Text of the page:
So, it’s Ash Wednesday 2012, and I’m finally getting around to letting you know my wish list for the 2011 holidays. I guess I’ll just ask for early presents for the 2012 season (or considering my previous post, maybe I’ll just keep thinking about it).
Greece just got bailed out again, in exchange for further austerity measures. Closer to home, I just read tonight that the City of Astoria is considering eliminating some street lighting to save money. Of course Clatsop Community College recently announced the elimination of 15 full-time positions, which have been whittled down to 5 by various means.
Wave energy companies are lining up to get in on the action off the Oregon Coast, which supposedly has the best wave energy resources in the West. Up to 500 MW may be available to help power the grid. The state is delineating where the wave energy devices could be located, in order not to displace current uses, like fishing, or disturb the habitat of marine organisms. In light of the recent battles over wind turbines on the north coast, battles over wind turbines off of Cape Cod, and the local LNG battles, I’d like to know whether people think that there might be similar problems with wave energy. So, are you for or against wave energy and why, and how much do you already know about it?
This morning I awoke early. It was still dark as I went out into the cold. I felt the magic of the waning full moon bathing my world in white light. But so early? It was the whales. They wanted me to feel the moment and hear their message.
In 2006, some 600,000 homeowners living in coastal areas that insurers consider high storm risk saw their insurance policies cancelled or not renewed. This includes coastal areas stretching all along the Gulf of Mexico and the Atlantic Ocean from Texas to New York. Allstate Insurance totally pulled out of Florida, leaving 650,000 policy-holders without insurance. A 2007 study by Environmental Defense showed that new policies in Miami, Florida are now costing residents 500% more than previous ones. In March 2008, State Farm, the last major insurer in coastal coverage, pulled out. It no longer will write homeowner policies within a mile of the Atlantic Ocean.
I’ve been reading books, articles and e-mails about complexity, the economic and political situation, and technology for years now, trying to get a handle on what is going to happen to life on earth in the near future (while I might be alive). I get all kinds of mixed signals, and I seem to change my mind almost daily about what it all means.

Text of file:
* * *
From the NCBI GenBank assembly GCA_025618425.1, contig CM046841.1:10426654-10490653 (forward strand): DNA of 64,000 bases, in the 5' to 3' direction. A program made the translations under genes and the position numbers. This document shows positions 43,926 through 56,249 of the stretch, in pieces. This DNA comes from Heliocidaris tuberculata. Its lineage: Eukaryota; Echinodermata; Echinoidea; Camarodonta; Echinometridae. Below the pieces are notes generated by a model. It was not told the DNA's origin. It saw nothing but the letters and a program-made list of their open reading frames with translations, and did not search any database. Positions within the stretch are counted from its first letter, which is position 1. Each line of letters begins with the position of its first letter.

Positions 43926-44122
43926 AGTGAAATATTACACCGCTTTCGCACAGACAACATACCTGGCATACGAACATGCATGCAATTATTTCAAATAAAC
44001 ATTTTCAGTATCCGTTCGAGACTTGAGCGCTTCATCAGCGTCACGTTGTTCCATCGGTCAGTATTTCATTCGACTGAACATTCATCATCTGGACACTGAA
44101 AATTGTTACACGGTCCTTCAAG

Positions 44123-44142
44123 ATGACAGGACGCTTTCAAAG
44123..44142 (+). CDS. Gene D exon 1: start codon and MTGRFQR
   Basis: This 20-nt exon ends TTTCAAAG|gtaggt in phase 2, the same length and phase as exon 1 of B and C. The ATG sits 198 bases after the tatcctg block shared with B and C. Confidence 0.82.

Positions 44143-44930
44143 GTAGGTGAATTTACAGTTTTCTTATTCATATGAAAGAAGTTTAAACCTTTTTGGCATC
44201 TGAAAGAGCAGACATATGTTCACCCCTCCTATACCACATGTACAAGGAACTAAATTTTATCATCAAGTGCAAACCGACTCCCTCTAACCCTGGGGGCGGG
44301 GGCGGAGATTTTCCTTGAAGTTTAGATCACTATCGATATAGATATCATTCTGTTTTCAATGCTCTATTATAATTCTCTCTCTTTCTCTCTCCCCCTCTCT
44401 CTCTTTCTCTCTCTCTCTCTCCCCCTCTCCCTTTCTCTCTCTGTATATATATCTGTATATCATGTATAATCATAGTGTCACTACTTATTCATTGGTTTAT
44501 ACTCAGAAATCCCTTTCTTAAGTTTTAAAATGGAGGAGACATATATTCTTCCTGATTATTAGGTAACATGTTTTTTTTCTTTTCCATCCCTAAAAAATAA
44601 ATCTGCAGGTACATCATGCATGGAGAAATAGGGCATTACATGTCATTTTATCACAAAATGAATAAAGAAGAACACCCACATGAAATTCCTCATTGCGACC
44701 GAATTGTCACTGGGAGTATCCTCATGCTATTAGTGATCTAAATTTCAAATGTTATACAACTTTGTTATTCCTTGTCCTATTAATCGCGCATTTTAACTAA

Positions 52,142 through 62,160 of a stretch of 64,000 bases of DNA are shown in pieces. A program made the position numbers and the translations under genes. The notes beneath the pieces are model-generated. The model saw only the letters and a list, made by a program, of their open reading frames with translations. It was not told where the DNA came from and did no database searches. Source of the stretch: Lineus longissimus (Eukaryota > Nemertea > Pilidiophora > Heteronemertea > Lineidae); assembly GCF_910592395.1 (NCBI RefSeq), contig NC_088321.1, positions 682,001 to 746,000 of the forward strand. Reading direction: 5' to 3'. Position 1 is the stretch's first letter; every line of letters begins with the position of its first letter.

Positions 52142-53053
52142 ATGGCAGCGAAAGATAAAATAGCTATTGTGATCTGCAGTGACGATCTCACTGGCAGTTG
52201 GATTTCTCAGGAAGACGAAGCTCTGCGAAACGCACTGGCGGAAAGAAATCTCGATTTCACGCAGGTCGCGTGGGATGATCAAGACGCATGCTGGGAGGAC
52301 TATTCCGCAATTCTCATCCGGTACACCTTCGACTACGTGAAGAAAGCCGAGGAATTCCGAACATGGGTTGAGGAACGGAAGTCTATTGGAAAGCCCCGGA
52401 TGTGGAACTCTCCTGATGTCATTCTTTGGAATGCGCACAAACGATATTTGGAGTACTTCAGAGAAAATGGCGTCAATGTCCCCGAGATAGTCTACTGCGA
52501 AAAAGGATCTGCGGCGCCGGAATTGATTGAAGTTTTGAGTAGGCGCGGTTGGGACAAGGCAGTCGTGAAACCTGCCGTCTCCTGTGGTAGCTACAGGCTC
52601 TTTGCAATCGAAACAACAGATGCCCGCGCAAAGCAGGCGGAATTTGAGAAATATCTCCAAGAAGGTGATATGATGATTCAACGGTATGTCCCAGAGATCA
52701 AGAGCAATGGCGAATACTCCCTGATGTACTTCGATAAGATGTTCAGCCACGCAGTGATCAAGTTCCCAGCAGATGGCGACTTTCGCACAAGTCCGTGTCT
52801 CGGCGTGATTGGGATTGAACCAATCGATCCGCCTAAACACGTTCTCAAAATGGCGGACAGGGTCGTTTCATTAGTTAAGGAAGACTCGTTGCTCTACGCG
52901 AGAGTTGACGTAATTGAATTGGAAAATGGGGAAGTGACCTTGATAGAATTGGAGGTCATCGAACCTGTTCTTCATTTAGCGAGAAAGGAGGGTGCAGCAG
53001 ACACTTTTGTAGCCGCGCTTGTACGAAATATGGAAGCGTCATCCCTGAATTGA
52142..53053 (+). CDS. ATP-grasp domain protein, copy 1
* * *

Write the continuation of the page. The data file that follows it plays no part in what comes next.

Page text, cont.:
Near the center of Athens you can walk through large tracts of public land covered in rocks, ruins, wooded areas, and dry-land vegetation. Go in one direction and you’ll find the Hill of the Muses. It’s a cool place to take a break from news of global economic decay.
My family wandered there one afternoon during a recent trip to Europe. On the hillside facing the Parthenon we could hear the roar of 100,000 citizens outside the parliament building, protesting cuts in worker pensions, reductions in the minimum wage, increases in taxes, and other bloodletting demanded by eurozone financiers.
This libertarian outlook is a bit dangerous, I think. The problem is that, while the small businesses mentioned in the article (cosmetology, moving) are unlikely to destroy the environment, kill people, or generally mess things up, there are plenty of businesses, some even “small” by some people’s definition, that either could potentially, or already have, mess(ed) things up. The general call I hear lately for less government regulation is not, I think, about getting nibbled by fish, as the example in the article details. It’s a thinly veiled attempt to remove the protections we enjoy against messing things up.
While our federal or state government may want to take a protectionist stance on this issue, I don’t think it meshes with the global nature of the market. The reality is that natural gas is a commodity that will be shuttled around the world to the best (highest-paying) markets, in the current system.
This same scenario is being played out with other fossil fuels (i.e. coal and tar sands oil) as we strive to extract the last bits all over the earth. Unfortunately, the U.S. and Canada are blessed with lots of these essential commodities, and we will inevitably suffer from exploiting them.